7/7 links revealed as bomb plotters face jail in UK

A British al-Qaida cell was facing massive jail sentences today for plotting a bombing campaign against the UK to rival the 9/11 terror attacks.

A British al-Qaida cell was facing massive jail sentences today for plotting a bombing campaign against the UK to rival the 9/11 terror attacks.

The radical Islamic group’s leader, Omar Khyam, was found guilty of conspiracy to cause explosions likely to endanger life following a year-long £50m (€73.2m) Old Bailey trial.

The plan was to use 600kg of ammonium nitrate fertiliser as the basic ingredient for a bomb attack on a busy nightclub or shopping centre that would have killed hundreds of innocent British civilians.

Today’s convictions were immediately overshadowed by the revelations about the terror cell’s links to the July 7 bombers.

It can now be revealed that Mohammed Sidique Khan, the ringleader of 7/7 was a close associate of Omar Khyam when he was one of Britain’s top terror targets and in the final stages of his plotting.

Khyam also met another of the July 7 bombers, Shehzad Tanweer.

Despite this, both Khan and Tanweer were dismissed as peripheral figures by the police and MI5 and not fully investigated. Within 16 months they led a wave of suicide bombings in London that killed 52 innocent people.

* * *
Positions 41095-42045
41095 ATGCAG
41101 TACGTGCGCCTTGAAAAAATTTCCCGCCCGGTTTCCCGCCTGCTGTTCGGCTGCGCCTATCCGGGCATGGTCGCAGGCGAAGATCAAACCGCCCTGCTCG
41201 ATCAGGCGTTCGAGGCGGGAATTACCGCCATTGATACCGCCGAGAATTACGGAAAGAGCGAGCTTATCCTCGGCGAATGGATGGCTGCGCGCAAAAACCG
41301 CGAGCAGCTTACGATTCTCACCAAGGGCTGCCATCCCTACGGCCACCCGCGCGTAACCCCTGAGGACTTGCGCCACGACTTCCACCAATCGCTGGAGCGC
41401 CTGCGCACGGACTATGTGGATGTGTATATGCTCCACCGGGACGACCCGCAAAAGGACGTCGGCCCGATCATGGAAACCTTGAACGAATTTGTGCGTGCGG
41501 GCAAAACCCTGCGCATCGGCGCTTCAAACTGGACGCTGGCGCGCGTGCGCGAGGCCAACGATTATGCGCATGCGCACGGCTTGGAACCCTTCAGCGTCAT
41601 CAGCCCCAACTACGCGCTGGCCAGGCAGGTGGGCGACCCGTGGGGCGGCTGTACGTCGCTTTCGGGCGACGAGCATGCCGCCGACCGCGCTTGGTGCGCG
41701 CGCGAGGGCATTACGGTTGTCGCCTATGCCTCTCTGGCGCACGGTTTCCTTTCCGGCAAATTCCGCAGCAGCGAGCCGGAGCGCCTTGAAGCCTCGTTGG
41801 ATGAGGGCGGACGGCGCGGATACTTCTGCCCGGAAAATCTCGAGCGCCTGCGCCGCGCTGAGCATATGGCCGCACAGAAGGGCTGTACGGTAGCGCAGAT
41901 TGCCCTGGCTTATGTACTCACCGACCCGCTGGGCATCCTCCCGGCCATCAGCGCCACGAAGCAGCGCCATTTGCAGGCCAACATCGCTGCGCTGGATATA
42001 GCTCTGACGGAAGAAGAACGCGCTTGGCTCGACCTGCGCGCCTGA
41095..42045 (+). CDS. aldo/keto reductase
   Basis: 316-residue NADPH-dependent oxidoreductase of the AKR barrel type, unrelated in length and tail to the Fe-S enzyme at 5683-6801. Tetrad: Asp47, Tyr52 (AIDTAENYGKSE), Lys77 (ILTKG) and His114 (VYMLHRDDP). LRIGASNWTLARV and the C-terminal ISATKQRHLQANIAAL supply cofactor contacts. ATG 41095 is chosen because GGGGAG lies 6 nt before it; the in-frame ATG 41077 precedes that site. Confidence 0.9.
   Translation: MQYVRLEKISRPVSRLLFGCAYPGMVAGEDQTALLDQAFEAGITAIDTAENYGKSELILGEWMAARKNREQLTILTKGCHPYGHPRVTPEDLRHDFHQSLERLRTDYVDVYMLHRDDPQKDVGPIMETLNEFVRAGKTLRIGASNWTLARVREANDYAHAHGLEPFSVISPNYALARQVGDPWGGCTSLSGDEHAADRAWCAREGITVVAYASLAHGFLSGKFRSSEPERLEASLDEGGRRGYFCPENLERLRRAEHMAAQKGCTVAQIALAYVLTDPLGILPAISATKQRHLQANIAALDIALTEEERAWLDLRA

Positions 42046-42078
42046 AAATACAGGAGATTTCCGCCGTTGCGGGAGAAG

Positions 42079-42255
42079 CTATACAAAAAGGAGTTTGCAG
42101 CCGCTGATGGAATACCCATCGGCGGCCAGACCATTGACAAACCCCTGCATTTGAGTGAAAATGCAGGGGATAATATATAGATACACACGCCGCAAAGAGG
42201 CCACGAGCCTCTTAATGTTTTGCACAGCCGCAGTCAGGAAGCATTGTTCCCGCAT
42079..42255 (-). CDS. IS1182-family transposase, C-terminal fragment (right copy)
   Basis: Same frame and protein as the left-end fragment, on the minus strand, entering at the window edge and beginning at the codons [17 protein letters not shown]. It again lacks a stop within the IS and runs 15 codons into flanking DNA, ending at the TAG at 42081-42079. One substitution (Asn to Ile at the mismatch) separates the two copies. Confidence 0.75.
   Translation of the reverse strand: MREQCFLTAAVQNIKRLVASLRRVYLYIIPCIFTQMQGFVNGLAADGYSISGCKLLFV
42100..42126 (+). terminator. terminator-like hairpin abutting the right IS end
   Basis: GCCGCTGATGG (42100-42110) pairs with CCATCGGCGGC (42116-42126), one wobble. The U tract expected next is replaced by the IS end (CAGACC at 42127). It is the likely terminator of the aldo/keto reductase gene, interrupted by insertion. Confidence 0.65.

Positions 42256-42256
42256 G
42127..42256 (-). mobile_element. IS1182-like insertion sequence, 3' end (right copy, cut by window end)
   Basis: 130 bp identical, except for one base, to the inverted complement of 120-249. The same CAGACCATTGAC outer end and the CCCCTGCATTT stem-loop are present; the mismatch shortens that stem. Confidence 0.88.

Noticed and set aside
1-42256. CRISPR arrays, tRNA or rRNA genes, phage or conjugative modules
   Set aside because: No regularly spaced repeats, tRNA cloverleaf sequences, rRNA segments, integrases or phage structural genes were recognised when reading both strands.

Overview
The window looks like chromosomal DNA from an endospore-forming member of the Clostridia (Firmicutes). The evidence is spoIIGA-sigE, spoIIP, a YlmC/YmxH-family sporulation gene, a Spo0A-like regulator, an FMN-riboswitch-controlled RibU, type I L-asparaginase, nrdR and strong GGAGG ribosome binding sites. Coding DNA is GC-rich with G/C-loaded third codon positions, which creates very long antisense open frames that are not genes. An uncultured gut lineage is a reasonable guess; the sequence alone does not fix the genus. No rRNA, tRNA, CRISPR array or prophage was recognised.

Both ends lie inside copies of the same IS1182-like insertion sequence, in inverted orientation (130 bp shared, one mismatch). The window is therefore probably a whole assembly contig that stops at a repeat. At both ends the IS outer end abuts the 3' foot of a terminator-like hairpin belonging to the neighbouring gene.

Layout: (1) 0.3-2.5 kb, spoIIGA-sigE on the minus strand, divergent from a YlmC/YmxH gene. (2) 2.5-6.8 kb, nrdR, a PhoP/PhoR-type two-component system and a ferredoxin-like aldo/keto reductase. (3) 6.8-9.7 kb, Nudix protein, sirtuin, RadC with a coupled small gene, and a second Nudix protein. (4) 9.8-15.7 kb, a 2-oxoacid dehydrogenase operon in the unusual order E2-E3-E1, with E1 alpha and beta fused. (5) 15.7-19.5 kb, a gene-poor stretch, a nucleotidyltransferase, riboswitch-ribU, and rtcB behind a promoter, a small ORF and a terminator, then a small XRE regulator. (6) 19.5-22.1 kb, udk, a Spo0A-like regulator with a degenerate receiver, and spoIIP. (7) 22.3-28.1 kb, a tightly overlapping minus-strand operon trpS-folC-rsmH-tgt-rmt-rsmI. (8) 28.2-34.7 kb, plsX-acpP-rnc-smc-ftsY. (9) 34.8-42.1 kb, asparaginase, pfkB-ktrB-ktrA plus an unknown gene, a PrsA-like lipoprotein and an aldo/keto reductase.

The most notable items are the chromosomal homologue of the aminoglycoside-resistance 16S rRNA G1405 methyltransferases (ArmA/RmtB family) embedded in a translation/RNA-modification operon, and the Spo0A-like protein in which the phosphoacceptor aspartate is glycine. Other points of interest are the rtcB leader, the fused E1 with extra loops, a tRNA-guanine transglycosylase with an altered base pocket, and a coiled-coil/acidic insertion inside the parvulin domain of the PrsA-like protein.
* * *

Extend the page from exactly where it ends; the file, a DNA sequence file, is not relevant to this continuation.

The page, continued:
In the wake of the revelations, politicians, grieving relatives and survivors of the blasts all called for an independent inquiry into the failings that allowed the July 7 cell to slip through the net.

The fertiliser plot is one of the biggest terrorist conspiracies ever foiled by the police and security services in Britain, while the investigation into it was, at the time, the largest anti-terrorism operation ever mounted.

Before the court with Khyam were his brother Shujah Mahmood, 20; Waheed Mahmood, 35; and Jawad Akbar, 23, all from Crawley, West Sussex; Anthony Garcia, 25, of Barkingside, east London; Nabeel Hussain, 22, of Horley, Surrey; and Salahuddin Amin, 32, of Luton, Bedfordshire.

They denied conspiring to cause explosions likely to endanger life between January 1 2003 and March 31 2004.

Khyam, Garcia and Hussain also denied a charge under the Terrorism Act of possessing 600kgs (1,300lbs) of ammonium nitrate fertiliser for terrorism.

Khyam and Shujah Mahmood further denied possessing aluminium powder for terrorism.

The defendants denied there was a plot. Some said they did not know what the fertiliser was, that they were only interested in sending money and supplies to fighters in Kashmir and Afghanistan, or that they were duped.

The jury of seven men and five women were out for a record number of days and were in the seventh week of deliberations.

Garcia, Akbar, Waheed Mahmood and Amin were convicted with Khyam of conspiracy to cause explosions likely to endanger life.

Hussain and Shujah Mahmood were cleared of conspiracy to cause explosions.

Khyam and Garcia were also found guilty of possession of 600kg of ammonium nitrate fertiliser for terrorism, but Hussain was cleared.

Khyam was also found guilty of possession aluminium powder for terrorism, but Shujah Mahmood was found not guilty.

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